10/21/22 UPDATE: On Friday, Netflix adjusted the description underneath the YouTube trailer and on The Crown's title page on its own site. The new language says, "Inspired by real events, this fictional dramatization tells the story of Queen Elizabeth II and the political and personal events that shaped her reign."
Less than three weeks out from The Crown's fifth season, Netflix has dropped a trailer for the new episodes, whose cast is led by Imelda Staunton as Queen Elizabeth II, Elizabeth Debicki as Princess Diana and Dominic West as Prince Charles.
The sweeping, Emmy award-winning drama, which imagines what went on behind-the-scenes at Buckingham Palace and elsewhere and recreates historic events, promises to delve into the final days of Diana and Charles's unhappy marriage — and the fallout. "The royal family is in genuine crisis," a voice says, as a newspaper leads with the headline, "Princess 'will not go quietly.'" The phrase uses Diana's actual words from the BBC interview with Martin Bashir that she sat for in 1995. We see the paparazzi's obsession with Diana, too, as they trail her, and she laments, "People will never understand how it's really been for me. I never stood a chance."
At one point, Her Royal Highness tells her son, now King Charles III, "You, as future king, have a duty."
The new clip arrived the day after actress Judi Dench, whom the late Queen Elizabeth II honored several times, including with the title of Dame in 1988, publicly called out the show for being "a hurtful account of history."
In an open letter to The Times newspaper, Dench, who has played multiple royals in her storied career and is reportedly friendly with Queen Consort Camila, called for the show to add a disclaimer stating that it was a "fictionalised drama" at the beginning. She endorsed the words of former British Prime Minister John Major, who has referred to the new season as a "barrel-load of nonsense."
"Sir John Major is not alone in his concerns that the latest series of The Crown will present an inaccurate and hurtful account of history," Dench wrote. "Given some of the wounding suggestions apparently contained in the new series — that King Charles plotted for his mother to abdicate, for example, or once suggested his mother's parenting was so deficient that she might have deserved a jail sentence — this is both cruelly unjust to the individuals and damaging to the institution they represent."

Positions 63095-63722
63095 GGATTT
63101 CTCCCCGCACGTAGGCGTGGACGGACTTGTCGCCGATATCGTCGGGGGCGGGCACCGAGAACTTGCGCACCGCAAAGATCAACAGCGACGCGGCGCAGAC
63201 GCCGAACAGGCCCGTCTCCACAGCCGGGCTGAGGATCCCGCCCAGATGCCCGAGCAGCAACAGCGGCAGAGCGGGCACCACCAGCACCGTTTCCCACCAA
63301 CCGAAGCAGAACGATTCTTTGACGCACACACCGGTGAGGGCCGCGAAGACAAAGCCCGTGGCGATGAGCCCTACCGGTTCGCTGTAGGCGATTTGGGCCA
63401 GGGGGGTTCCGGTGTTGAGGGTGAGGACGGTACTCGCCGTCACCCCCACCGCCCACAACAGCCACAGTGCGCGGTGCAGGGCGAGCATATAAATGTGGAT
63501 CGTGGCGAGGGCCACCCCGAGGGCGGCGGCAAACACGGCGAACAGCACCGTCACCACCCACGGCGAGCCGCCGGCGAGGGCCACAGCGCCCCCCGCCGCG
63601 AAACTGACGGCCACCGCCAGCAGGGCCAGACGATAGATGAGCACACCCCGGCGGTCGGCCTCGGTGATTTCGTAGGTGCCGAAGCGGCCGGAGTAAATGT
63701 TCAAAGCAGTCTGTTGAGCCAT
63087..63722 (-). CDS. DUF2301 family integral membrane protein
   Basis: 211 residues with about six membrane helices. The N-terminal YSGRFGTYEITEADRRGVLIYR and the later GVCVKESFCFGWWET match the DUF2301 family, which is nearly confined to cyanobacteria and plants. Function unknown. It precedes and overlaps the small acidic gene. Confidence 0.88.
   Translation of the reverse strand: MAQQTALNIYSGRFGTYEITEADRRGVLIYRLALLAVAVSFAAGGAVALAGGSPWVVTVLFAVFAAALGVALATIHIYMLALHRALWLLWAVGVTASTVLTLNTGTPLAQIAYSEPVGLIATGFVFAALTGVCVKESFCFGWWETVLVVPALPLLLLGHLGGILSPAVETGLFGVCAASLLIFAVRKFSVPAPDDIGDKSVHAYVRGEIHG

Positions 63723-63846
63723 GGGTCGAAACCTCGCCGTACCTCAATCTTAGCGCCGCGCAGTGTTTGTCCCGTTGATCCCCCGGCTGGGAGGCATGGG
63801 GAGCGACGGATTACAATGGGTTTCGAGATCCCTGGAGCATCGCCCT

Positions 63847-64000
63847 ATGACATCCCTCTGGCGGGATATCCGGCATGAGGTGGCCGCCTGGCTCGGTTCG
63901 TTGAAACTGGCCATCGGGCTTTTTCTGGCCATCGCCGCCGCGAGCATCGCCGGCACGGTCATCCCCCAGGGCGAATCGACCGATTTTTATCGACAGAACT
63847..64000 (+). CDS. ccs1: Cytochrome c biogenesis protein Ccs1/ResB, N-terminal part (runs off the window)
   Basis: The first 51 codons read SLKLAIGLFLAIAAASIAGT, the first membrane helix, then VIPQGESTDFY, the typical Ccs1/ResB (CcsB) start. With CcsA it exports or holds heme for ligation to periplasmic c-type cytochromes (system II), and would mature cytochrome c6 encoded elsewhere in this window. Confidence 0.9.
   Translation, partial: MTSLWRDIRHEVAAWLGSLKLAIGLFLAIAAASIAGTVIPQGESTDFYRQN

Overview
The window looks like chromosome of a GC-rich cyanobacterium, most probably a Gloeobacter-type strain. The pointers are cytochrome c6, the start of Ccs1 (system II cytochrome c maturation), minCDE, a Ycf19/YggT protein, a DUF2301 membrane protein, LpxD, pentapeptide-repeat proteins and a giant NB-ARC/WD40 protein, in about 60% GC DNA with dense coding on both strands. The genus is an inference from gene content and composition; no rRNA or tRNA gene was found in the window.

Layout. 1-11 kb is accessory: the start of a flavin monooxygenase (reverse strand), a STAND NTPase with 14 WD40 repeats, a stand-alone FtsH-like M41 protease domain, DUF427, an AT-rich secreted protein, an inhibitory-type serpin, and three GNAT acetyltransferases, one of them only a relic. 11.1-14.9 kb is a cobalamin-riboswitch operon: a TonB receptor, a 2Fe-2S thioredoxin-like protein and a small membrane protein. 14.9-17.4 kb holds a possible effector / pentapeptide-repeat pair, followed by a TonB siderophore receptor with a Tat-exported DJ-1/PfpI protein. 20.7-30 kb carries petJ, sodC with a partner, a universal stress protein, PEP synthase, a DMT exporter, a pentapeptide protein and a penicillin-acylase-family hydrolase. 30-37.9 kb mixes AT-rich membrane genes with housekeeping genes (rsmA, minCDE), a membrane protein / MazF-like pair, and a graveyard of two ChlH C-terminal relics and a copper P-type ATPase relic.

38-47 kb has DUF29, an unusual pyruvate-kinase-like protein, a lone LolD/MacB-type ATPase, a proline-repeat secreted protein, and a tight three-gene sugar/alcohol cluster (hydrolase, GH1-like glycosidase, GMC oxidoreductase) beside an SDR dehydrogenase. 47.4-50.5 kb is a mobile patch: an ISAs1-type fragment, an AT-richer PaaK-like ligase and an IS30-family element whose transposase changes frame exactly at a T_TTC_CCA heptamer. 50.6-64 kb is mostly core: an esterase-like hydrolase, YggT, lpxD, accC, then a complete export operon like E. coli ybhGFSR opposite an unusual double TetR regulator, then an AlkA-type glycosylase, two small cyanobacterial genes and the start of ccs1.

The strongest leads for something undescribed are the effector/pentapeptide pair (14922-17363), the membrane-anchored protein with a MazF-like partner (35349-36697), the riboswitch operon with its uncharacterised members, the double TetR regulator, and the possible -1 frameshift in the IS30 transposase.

On Thursday's episode of The View, co-host Joy Behar argued that a disclaimer is unnecessary.
"This dame disagrees with Dame Judi Dench because they tell you at the top that it is not a documentary, and if you have a brain, you can figure out that the writers have used history," Behar said. "If it's documented history, then we can believe it, but we're not going to believe a conversation that's going on in the bedroom of Queen Elizabeth and Prince Philip. Nobody was there but the two of them, so you don't believe that part. But the historical part, you believe."
Netflix defended its show in a statement this week: "The Crown has always been presented as a drama based on historical events. Series Five is a fictional dramatization, imagining what could have happened behind closed doors during a significant decade for the royal family — one that has been scrutinized and well-documented by journalists, biographers and historians."
Debicki told Variety on Tuesday that show creator Peter Morgan and others involved in making the hit show are thoughtful about its depictions, which will include Diana's tragic death in a sixth season.
"Peter and the entire crew of this job do their utmost to really handle everything with such sensitivity and truth and complexity, as do actors," she said. "The amount of research and care and conversations and dialogue that happen over, from a viewer's perspective, something probably that you would never ever notice, is just immense. From that very first meeting [with] Peter, I knew that I'd entered into this space where this was taken seriously [in] a deeply caring way."
The new season of The Crown premieres. Nov. 9 on Netflix.